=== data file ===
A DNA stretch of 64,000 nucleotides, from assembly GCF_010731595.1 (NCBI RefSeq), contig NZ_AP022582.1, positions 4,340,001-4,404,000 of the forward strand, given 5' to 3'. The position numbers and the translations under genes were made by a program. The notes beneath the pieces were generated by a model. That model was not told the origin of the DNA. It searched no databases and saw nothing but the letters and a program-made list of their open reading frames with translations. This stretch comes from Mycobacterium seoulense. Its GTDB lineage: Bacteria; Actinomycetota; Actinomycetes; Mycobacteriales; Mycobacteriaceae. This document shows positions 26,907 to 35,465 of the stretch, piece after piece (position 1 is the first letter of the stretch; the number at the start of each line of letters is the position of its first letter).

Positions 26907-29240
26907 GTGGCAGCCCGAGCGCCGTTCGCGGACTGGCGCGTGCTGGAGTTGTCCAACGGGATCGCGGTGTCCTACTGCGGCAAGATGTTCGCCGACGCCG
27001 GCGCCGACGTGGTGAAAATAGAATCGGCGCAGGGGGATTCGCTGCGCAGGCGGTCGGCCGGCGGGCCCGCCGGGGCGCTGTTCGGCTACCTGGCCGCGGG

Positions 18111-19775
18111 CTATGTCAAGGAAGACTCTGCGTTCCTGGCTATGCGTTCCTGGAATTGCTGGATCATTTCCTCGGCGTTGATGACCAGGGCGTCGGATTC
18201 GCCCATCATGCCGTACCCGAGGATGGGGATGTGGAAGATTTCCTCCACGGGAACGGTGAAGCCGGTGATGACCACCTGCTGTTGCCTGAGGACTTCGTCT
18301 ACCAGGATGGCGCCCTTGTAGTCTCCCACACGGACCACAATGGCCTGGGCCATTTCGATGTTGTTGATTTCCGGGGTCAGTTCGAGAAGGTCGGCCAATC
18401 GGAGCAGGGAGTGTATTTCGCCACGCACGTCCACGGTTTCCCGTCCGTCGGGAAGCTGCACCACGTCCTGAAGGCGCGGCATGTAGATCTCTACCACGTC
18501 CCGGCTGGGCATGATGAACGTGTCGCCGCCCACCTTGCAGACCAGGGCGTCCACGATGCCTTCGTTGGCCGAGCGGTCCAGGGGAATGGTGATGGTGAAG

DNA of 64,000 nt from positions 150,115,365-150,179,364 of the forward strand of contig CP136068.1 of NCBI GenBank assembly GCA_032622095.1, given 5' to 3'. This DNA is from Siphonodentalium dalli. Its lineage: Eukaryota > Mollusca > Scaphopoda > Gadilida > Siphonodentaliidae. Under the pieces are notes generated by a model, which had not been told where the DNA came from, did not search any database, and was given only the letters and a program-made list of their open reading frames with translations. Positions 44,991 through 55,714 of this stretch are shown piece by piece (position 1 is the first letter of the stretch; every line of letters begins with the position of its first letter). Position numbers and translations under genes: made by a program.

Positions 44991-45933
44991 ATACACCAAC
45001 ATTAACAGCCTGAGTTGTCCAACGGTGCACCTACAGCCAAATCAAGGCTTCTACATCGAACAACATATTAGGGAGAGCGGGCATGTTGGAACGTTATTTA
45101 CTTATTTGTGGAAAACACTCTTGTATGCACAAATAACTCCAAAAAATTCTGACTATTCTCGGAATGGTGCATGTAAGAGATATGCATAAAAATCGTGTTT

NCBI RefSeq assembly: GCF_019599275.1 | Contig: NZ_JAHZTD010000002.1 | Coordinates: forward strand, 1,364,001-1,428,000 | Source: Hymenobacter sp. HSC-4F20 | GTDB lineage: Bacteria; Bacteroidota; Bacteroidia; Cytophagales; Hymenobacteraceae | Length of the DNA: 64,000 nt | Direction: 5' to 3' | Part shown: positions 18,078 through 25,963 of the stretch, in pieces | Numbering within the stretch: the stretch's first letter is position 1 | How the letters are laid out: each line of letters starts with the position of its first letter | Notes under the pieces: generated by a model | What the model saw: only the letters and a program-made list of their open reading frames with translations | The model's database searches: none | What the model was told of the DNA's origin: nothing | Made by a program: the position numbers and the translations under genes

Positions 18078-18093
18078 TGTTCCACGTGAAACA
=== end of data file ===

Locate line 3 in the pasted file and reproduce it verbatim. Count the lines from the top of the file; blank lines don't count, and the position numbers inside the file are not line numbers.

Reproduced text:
26907 GTGGCAGCCCGAGCGCCGTTCGCGGACTGGCGCGTGCTGGAGTTGTCCAACGGGATCGCGGTGTCCTACTGCGGCAAGATGTTCGCCGACGCCG